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Was Yordenis Ugas robbed against Shawn Porter?

Yordenis Ugas has his feelings on the outcome last night, but was the decision really bad?

Yordenis Ugas v Ray Robinson Photo by Steve Marcus/Getty Images

The fights kick off, come to a close, and we get the same old, same old.


“Those judges should never work again.”

“Boxing sucks.”

OK, in the main event which ran Saturday night on FOX, pitting Shawn Porter, in defense of his WBC 147 belt, against Yordenis Ugas, the cries and the bewailing were not overwhelming night of and the day after.

But many folks didn’t like the judges’ rendering after 12 rounds, as they gave Porter, the 31-year-old Las Vegas resident and Ohio native, one of the biggest names at welter, the win.

Ugas right after used the “R” word.

“There’s no doubt about it, I was robbed tonight,” said Ugas. “After the first round I figured him out and dominated the fight. He had no answer when I was pushing him back. I dominated the fight in my opinion.”

In these situations, some of us like to do a little backtest check on ourselves; we check out the CompuBox assessment of punches thrown and landed, knowing full well that isn’t gospel and that yes, humans who are not infallible are responsible for entering data to keep that tally.

By that measure, it looks plausible that Porter (30-2-1; had a beyond hard time making weight, so we wonder how long he stays at 147) earned a tight decision. No, he wasn’t very busy, which was noted by commenters on social. Neither man was — Porter went 144-515, to 128-449 for the 32-year-old loser, who drops to 23-4.

Quickie takeaway on those numbers: volume is the best tie-breaker, arguably. Eight times out of 10, the guy who throws more will win.

But, let’s if we can try to clarify how bad this decision was — or, indeed, if it was bad at all!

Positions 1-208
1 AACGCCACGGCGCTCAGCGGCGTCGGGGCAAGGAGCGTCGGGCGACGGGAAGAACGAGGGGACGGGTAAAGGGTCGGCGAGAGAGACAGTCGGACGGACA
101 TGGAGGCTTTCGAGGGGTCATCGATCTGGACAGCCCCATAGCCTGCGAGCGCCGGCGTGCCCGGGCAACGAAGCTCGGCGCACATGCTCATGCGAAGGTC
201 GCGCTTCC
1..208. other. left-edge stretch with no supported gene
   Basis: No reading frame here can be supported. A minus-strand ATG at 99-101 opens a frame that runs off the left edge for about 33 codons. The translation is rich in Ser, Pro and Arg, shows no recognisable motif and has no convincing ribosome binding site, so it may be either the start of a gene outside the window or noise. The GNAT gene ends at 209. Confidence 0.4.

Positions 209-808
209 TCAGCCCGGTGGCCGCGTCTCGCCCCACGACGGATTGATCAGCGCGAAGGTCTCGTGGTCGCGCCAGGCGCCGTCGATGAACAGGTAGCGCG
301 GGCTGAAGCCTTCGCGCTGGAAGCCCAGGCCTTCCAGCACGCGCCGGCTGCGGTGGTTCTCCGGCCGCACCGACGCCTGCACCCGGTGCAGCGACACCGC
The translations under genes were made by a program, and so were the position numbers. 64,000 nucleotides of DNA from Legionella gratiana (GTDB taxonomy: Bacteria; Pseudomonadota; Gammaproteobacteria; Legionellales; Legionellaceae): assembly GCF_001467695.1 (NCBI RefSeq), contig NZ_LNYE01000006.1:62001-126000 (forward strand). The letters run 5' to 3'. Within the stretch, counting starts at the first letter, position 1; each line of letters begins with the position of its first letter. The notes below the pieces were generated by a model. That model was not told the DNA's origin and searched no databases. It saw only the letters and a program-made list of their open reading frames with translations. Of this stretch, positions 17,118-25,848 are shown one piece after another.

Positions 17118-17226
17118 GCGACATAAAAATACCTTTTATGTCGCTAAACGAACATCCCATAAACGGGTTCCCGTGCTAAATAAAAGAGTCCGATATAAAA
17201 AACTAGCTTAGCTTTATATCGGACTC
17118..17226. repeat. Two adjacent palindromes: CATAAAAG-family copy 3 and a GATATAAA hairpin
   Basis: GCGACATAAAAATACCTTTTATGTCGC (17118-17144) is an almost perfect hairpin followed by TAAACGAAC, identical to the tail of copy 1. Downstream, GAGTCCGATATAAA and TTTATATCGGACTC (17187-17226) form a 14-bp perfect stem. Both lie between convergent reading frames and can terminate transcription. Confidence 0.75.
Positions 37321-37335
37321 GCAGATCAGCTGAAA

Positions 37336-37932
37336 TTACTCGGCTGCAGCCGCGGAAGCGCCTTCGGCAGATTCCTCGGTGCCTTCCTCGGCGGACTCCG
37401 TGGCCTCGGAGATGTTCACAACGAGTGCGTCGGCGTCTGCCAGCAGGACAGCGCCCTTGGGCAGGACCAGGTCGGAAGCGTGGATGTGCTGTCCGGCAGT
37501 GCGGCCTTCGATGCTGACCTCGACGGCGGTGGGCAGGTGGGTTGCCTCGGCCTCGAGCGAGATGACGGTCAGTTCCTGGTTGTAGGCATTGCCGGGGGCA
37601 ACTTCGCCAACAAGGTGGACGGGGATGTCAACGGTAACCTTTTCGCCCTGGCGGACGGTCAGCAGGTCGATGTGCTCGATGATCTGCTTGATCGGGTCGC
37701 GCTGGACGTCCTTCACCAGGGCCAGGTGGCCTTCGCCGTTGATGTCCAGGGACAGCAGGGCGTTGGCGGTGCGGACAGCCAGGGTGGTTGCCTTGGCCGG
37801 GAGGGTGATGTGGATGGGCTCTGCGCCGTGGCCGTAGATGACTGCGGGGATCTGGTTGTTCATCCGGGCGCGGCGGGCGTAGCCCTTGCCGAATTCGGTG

Check out Ugas’ post to social media the day after. After he slept on it, this is how he saw things:

Now, regarding that take: my eyes tell me that he punched/pulled down Porter, and that shouldn’t be scored a clean blow knockdown. Switching scores without a knockdown and giving Ugas the 12th would have given him the win on De Luca’s card, but Morrow would have had it 114-114, so the cards would have resulted in a draw.

My outside looking in advice to Ugas and others coming in on the B side: assume you are coming to the ring two points down. Not because of corruption, necessarily, it’s just the way of the world. People, including boxing judges, go with what they know. They know Shawn Porter — they may even like his demeanor and hold him in high regard. Thus, they can be subconsciously biased for him.

He’s the champ. He has more backers, he has more persons with vested interest in him. He’s going to get benefits of the doubt, it’s the way of the boxing world. Trainers and fighters must enter their fights with eyes wide open, seeing the sport for how it is, not how they wish it to be, to give themselves the best chance of winning. Not sure Ugas did that.

That’s the main bottom line here. Also, save that “R” word, robbery, for real-deal heists, CJ Ross specials.

Listen to Woods’ Everlast podcast here

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